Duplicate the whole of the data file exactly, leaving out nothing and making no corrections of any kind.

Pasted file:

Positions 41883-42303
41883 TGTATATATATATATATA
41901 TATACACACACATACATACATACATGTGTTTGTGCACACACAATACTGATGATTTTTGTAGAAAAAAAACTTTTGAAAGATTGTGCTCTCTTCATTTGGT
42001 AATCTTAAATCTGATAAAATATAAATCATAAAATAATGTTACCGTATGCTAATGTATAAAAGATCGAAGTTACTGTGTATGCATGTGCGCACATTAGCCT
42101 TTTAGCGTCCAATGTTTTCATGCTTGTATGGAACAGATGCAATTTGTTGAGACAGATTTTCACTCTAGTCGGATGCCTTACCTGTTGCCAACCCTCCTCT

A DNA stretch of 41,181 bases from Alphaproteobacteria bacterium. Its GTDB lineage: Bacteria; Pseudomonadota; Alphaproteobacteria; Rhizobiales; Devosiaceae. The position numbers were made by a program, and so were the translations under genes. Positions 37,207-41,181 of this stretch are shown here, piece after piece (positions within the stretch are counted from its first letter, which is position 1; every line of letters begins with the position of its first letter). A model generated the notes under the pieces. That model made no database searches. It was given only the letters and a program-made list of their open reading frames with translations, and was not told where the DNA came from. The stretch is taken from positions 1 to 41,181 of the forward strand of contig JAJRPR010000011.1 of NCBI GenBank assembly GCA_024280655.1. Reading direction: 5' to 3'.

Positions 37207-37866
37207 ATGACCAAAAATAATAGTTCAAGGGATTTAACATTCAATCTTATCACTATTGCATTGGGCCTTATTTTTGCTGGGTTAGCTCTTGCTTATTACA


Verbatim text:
Positions 41883-42303
41883 TGTATATATATATATATA
41901 TATACACACACATACATACATACATGTGTTTGTGCACACACAATACTGATGATTTTTGTAGAAAAAAAACTTTTGAAAGATTGTGCTCTCTTCATTTGGT
42001 AATCTTAAATCTGATAAAATATAAATCATAAAATAATGTTACCGTATGCTAATGTATAAAAGATCGAAGTTACTGTGTATGCATGTGCGCACATTAGCCT
42101 TTTAGCGTCCAATGTTTTCATGCTTGTATGGAACAGATGCAATTTGTTGAGACAGATTTTCACTCTAGTCGGATGCCTTACCTGTTGCCAACCCTCCTCT

A DNA stretch of 41,181 bases from Alphaproteobacteria bacterium. Its GTDB lineage: Bacteria; Pseudomonadota; Alphaproteobacteria; Rhizobiales; Devosiaceae. The position numbers were made by a program, and so were the translations under genes. Positions 37,207-41,181 of this stretch are shown here, piece after piece (positions within the stretch are counted from its first letter, which is position 1; every line of letters begins with the position of its first letter). A model generated the notes under the pieces. That model made no database searches. It was given only the letters and a program-made list of their open reading frames with translations, and was not told where the DNA came from. The stretch is taken from positions 1 to 41,181 of the forward strand of contig JAJRPR010000011.1 of NCBI GenBank assembly GCA_024280655.1. Reading direction: 5' to 3'.

Positions 37207-37866
37207 ATGACCAAAAATAATAGTTCAAGGGATTTAACATTCAATCTTATCACTATTGCATTGGGCCTTATTTTTGCTGGGTTAGCTCTTGCTTATTACA